To get started, we’ll define some variables:
Here’s what each of those variables are:
$columns: The number of columns in our grid. 12, 16, and 24 are all popular options. I like to work on a 24-column grid for extra flexibility, but you can set any number of columns you’d like.
$page-gutter: The white-space that should appear on either side of the page around our content. Since I tend to use 24-column grids, my columns are on the narrow side. So I like to leave an entire column’s worth of white space on the left and right sides. You can choose any amount of page gutter you’d like here, though.
$column: This just defines the width of an individual column. You just divide 100% by the number of columns in your grid. For 24 columns, that comes out to a width of 4.166666666% – it’s easy to just let Sass do the math for you.
$gutter: The gutter spacing between columns in your grid. Some developers and frameworks define these in percentage widths, but I think those get much too narrow on smaller screens. I like to use
rems so they’re relative to the font size. Which means they might get a bit narrower on smaller screens where I bump down the font size a bit, and a bit wider on larger screens where I bump the font size up a bit.
Now all we need is a couple more lines to make it all work:
%row placeholder just defines the CSS necessary to make a row of our grid work. We’re using flexbox (
display: flex) and enabling wrapping for maximum flexibility. We set the left and right margins of the row to the
And then the
@col mixin makes our columns work. We use
box-sizing set to
border-box so that the padding we’re adding around the columns doesn’t make them wider. Then we set the
padding to the width of our
$gutter divided by 2.
And finally calculate the width of the column by multiplying the width of a single column by the number of columns this element should span. That’s literally all there is to it. Here’s how we’d put this grid system to work:
Here we have a site header with site branding and a site title nested inside. On smaller screens, both the title and branding will span all 24 columns and fill the width of the screen.
If the screen is 800 pixels wide or more, the branding spans 16 columns and the title spans 8.
And that’s all there is to creating a grid system with Sass.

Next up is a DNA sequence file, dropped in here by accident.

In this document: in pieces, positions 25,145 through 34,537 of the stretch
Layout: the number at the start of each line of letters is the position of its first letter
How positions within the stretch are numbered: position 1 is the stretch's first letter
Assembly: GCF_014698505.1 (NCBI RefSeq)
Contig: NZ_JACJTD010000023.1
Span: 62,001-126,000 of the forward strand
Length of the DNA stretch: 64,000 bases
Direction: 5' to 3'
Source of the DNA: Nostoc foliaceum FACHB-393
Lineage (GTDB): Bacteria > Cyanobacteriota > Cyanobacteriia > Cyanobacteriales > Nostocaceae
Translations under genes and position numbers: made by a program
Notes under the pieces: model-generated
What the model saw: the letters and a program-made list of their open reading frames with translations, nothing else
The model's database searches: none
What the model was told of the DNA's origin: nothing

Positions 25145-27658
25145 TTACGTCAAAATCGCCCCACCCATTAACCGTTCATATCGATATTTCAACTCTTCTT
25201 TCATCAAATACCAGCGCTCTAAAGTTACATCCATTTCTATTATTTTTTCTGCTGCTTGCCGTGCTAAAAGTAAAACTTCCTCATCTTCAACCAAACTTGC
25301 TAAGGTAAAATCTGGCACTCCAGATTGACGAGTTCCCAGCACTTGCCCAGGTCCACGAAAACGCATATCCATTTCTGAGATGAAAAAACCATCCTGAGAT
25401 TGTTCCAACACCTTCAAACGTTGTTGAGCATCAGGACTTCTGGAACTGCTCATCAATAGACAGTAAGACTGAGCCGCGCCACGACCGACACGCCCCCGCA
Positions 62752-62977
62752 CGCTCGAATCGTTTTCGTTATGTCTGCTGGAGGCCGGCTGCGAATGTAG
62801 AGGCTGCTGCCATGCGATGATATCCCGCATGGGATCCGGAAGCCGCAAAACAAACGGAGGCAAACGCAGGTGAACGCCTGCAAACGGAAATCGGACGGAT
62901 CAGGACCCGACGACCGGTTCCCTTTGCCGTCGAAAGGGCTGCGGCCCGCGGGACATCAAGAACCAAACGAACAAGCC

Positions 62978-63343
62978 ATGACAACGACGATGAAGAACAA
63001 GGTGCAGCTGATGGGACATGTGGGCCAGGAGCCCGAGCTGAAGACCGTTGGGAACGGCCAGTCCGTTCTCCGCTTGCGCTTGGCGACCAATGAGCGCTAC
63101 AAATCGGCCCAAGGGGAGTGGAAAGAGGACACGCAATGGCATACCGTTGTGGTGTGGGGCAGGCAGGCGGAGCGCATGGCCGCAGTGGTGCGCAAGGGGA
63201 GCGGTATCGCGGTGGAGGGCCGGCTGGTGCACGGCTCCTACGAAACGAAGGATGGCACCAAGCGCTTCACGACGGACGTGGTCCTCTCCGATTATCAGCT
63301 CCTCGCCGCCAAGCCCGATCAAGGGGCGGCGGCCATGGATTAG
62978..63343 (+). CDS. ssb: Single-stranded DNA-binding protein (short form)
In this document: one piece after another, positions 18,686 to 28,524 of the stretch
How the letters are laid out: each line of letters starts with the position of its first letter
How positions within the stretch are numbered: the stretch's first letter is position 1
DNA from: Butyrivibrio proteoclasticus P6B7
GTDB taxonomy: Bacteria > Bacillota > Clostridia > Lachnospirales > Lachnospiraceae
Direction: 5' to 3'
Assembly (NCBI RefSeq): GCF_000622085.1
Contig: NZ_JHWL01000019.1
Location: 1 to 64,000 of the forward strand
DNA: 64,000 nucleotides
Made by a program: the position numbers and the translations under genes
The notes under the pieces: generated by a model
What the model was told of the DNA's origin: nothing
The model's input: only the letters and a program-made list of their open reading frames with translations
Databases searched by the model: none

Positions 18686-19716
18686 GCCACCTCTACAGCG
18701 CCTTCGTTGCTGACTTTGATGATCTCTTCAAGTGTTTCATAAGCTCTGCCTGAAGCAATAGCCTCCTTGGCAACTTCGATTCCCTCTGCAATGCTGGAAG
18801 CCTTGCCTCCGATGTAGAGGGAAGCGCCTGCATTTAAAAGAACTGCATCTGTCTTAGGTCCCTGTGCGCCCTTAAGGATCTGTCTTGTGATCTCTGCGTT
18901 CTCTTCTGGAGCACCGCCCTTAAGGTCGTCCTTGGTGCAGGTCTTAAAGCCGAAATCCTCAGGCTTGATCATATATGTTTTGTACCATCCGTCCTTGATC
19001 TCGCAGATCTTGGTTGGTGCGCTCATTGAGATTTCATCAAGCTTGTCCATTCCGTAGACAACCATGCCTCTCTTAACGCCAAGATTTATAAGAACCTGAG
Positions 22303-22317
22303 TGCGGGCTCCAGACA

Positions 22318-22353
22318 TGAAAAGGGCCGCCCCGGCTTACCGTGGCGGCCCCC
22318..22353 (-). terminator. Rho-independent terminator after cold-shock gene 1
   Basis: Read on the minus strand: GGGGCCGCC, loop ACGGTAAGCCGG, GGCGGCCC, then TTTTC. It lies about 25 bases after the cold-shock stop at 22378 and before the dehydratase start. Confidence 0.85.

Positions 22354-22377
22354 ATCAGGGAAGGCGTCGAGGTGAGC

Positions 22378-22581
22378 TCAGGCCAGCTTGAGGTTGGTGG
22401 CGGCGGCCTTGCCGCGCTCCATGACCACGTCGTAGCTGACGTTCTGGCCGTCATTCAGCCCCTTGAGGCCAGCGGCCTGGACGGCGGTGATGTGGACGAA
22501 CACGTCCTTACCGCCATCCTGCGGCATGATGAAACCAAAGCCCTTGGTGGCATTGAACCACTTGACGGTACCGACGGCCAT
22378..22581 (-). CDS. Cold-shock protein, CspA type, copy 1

Trick 5: Using the
I feel like most people stumble upon the
darken functions pretty early on in their Sass journeys. Just in case you haven’t come across them, they can be used to modify the lightness (or the L in HSL) of a color. But the results of using
darken can be a bit more unpredictable than you might expect. Take a look at these examples:
lighten function is used like this:
Here you can see that when we start with a lighter color, it gets to pure white pretty quickly – for this shade of pink, lightening it just 30% results in pure white. But the purple color doesn’t become pure white until it’s lightened 80%.
darken function is used like this:
And we see a similar issue when we’re darkening. At just 30% darker, the purple here is pure black, but the pink color needs to be darkened 80% before it’s pure black.
In some situations, having the results of creating new colors in Sass be a bit more predictable can come in really handy. And that’s where the
mix function comes in.
mix function lets us mix any two colors together. Instead of adjusting the lightness value of a color, we can instead mix the color with black or white.
Mix with white
mix function is used to mix in white like this:
mix(white, $color, 10%) where the percentage is the percentage of white (the first color) to add to the mix.
Here, the lightening is more predictable, and we don’t get pure white until we mix 100% white into the mix.
Mix with black
mix function is used to mix in black like this:
mix(black, $color, 10%) where the percentage is the percentage of black (the first color) to add to the mix.
And here we don’t get to pure black for either color until we get to 100% black in the mix.
Notice that colors created between the beginning color and black or white are different than the colors created using the
darken functions. That’s because using the
mix function is creating tints and shades of the original color instead of just adjusting the single lightness value.
Just for the record, Sass includes functions for adjusting the hue and saturation of colors as well as the lightness. Another good thing to know! SassMe is a great tool for experimenting with how these functions affect a color.
mix has other fun possibilities as well – you can mix any two colors together. Here, we’re blending the pink and purple colors together, going from 0% to 100% pink.
mix function is used to mix in two different colors like this:
mix($color1, $color2, 50%) where the percentage is the percentage of the first color to add to the second color.
The thing I really like and appreciate about Sass is how low the barrier to entry is – you can get started using Sass on your first project with just a few techniques in your pocket and then build on those more and more as you go along and use it more. I hope that these tricks will help you save time with your projects and get you thinking more about how you can really put Sass to work for you.
Image courtesy of Allen